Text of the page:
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PART III Co- production

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74 7 Who owns co-production? Sarah Carr Introduction In order to answer the question in the title, this chapter presents a brief investigation into the origins of the concept of ‘co-production’ and an exploration of how it has functioned in UK social policy rhetoric since the mid-2000s. In doing so, it traces what could be termed its ‘ownership records’, to examine how the policy concept is being, or can be, implemented in practice. Critical questions, informed by international literature on the topic, are asked about the true potential of ‘co-production

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97 11 Co- producing virtual co- production Adapting to change Alison Allam, Scott Ballard- Ridley, Katherine Barrett, Lizzie Cain, Cristina Serrao, and Niccola Hutchinson- Pascal (authors listed alphabetically) Introduction Along with everyone else in 2020, Co- Production Collective (https:// www.coproductioncollective.co.uk/ ) had to adapt to the changes, challenges, and uncertainty that arose, and continue to develop due to the COVID- 19 pandemic. We needed to respond to these ‘unprecedented times’, keep on track with the plans leading to our launch in

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From Community Engagement to Social Justice
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Bringing together academics, artists, practitioners and ‘community activists’, this book explores the possibilities for, and tensions of, social justice work under the contemporary drive for community-orientated ‘impact’ in the academy.

Threading a line between celebratory accounts of institutionalised community engagement, self-professed ‘radical’ scholarship for social change and critical accounts of the governmentalisation of community, the book makes an original contribution to all three fields of scholarship.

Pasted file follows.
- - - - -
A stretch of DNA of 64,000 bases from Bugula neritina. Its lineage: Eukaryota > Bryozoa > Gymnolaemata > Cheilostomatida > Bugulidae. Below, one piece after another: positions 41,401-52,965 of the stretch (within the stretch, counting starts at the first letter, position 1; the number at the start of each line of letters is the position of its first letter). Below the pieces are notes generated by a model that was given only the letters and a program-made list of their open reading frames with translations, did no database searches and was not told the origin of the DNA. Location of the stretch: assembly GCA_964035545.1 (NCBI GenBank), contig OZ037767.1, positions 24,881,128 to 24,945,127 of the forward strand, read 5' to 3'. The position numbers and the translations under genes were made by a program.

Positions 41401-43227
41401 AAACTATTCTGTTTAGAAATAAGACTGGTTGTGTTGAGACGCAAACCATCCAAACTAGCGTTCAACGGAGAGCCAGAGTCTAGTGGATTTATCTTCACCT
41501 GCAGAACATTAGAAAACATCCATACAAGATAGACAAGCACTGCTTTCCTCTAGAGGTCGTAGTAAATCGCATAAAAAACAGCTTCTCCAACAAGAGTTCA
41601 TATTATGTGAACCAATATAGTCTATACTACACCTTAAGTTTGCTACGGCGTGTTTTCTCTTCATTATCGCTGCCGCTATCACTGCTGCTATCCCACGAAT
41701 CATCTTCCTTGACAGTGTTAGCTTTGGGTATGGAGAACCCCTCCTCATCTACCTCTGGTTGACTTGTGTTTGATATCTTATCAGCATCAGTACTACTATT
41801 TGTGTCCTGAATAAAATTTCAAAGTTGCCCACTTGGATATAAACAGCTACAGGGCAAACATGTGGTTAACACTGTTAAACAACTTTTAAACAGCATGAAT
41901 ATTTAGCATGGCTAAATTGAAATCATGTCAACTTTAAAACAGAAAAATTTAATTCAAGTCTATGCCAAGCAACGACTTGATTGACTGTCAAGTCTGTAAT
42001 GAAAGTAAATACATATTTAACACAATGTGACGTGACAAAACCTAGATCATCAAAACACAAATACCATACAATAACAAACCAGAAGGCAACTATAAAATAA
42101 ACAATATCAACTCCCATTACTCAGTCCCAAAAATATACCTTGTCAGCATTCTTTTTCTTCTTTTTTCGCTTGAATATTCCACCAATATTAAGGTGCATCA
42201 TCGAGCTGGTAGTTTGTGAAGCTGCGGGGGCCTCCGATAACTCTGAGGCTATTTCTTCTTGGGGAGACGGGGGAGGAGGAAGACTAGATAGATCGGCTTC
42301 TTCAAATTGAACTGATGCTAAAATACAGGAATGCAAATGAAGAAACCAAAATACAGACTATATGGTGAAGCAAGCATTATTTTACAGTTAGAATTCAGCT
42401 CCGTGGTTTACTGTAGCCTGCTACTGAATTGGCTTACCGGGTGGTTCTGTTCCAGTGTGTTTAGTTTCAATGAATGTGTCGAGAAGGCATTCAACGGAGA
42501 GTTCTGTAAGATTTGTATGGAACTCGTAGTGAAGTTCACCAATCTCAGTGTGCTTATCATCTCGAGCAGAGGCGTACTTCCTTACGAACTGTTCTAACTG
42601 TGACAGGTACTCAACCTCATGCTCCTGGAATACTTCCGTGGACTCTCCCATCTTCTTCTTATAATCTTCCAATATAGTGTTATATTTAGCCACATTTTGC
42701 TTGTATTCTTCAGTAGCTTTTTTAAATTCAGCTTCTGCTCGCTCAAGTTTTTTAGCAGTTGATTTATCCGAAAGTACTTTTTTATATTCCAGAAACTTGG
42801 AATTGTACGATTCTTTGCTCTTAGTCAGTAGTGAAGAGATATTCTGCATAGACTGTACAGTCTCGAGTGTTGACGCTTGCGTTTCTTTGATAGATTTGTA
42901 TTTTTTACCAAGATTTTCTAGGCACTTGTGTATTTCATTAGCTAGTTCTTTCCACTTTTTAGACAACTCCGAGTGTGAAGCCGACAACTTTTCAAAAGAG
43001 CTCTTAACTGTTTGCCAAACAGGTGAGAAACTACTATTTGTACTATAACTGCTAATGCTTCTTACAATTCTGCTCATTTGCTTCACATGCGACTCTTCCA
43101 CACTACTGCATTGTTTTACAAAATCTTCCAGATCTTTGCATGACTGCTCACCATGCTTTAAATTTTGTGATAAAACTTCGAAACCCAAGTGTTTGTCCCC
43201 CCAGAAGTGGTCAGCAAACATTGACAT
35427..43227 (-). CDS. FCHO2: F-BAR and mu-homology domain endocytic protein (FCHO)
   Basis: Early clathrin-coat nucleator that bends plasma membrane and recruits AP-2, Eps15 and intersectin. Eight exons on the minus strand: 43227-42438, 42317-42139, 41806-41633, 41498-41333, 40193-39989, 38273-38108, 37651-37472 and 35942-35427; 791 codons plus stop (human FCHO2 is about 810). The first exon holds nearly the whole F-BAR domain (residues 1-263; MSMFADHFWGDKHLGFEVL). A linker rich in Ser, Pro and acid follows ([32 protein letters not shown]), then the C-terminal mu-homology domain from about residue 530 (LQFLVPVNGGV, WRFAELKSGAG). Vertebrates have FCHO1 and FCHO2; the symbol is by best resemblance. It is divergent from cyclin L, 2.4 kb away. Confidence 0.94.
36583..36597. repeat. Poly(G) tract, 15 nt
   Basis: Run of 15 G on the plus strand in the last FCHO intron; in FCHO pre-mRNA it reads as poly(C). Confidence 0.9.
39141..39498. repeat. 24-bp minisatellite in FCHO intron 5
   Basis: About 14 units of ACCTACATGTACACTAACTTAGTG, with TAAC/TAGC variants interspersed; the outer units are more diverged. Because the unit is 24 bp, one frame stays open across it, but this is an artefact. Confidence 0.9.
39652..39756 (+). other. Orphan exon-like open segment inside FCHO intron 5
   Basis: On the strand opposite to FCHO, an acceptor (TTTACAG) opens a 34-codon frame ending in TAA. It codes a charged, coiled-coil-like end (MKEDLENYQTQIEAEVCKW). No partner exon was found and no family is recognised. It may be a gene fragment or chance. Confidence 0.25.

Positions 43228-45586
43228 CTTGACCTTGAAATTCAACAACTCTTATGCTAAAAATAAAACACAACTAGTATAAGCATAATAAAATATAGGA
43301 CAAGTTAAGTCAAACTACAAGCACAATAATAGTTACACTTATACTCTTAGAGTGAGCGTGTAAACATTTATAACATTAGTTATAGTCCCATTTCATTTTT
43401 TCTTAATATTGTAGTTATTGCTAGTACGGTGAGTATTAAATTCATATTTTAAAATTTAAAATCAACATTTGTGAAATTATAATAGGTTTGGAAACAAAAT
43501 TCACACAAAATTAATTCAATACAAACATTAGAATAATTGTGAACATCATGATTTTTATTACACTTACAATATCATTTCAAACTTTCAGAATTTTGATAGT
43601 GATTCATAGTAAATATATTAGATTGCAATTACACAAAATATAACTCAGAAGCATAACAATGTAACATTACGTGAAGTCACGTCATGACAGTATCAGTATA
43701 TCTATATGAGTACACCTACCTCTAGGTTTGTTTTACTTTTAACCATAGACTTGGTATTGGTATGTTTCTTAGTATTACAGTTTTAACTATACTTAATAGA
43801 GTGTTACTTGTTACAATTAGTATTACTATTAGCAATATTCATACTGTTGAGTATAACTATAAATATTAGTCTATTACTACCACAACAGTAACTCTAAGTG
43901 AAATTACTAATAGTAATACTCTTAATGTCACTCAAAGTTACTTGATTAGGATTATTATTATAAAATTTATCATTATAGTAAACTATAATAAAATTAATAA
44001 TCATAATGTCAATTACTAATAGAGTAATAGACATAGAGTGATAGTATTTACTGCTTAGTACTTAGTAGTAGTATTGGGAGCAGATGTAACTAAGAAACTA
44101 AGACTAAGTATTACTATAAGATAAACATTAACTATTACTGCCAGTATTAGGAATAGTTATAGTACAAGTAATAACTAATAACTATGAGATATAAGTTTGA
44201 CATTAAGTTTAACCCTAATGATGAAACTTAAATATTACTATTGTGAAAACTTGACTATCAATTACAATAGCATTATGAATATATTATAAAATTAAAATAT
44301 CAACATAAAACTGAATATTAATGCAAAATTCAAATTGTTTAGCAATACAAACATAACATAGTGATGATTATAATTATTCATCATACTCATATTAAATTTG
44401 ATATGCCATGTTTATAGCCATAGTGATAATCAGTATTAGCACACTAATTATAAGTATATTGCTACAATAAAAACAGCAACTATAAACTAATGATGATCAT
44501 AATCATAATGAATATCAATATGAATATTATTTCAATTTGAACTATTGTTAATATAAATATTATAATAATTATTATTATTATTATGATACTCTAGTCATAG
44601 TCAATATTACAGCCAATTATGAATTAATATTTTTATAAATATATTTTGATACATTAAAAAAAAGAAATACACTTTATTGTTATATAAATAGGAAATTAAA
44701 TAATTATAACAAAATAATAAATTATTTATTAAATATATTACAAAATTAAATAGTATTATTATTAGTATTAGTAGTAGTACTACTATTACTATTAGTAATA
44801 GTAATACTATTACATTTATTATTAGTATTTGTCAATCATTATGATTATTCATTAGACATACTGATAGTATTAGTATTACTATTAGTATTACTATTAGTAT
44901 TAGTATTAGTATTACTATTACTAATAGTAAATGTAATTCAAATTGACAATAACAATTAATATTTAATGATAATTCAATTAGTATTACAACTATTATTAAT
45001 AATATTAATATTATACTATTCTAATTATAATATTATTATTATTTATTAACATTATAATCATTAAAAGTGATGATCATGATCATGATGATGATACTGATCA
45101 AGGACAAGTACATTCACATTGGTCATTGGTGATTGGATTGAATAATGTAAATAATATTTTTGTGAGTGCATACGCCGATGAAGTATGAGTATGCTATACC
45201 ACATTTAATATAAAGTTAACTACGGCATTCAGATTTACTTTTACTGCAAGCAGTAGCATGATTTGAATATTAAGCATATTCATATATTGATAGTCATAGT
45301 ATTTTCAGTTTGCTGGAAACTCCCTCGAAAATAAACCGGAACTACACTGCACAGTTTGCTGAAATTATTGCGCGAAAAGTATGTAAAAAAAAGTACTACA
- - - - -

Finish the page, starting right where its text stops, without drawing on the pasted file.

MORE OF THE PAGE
Showcasing experimental research and co-production practices taking place in the UK, Australia, Sweden and Canada and within universities, independent research organisations and internationally prestigious museums and galleries, the book considers what research impact could look like for a wide range of audiences and how universities could engage with different publics in ways that would be relevant and useful, but may not necessarily be easily measurable.

Asking hard questions of the current impact agenda, the book offers an insight into emerging routes towards co-production for social justice.

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Co-production as a research approach Co-production of knowledge as an approach has evolved since the 1970s. The objective has been to bring different stakeholder groups together in an attempt to improve outcomes, whether of services or research, and their legitimacy and to overcome often longstanding antagonisms and wide asymmetries of power by working or researching together (Jasanoff, 2004 ; Joshi and Moore, 2004 ; Mitlin, 2008 ; Polk, 2015a ). Co-production is generally seen as good for society, at least in relevant fields of research, as co-production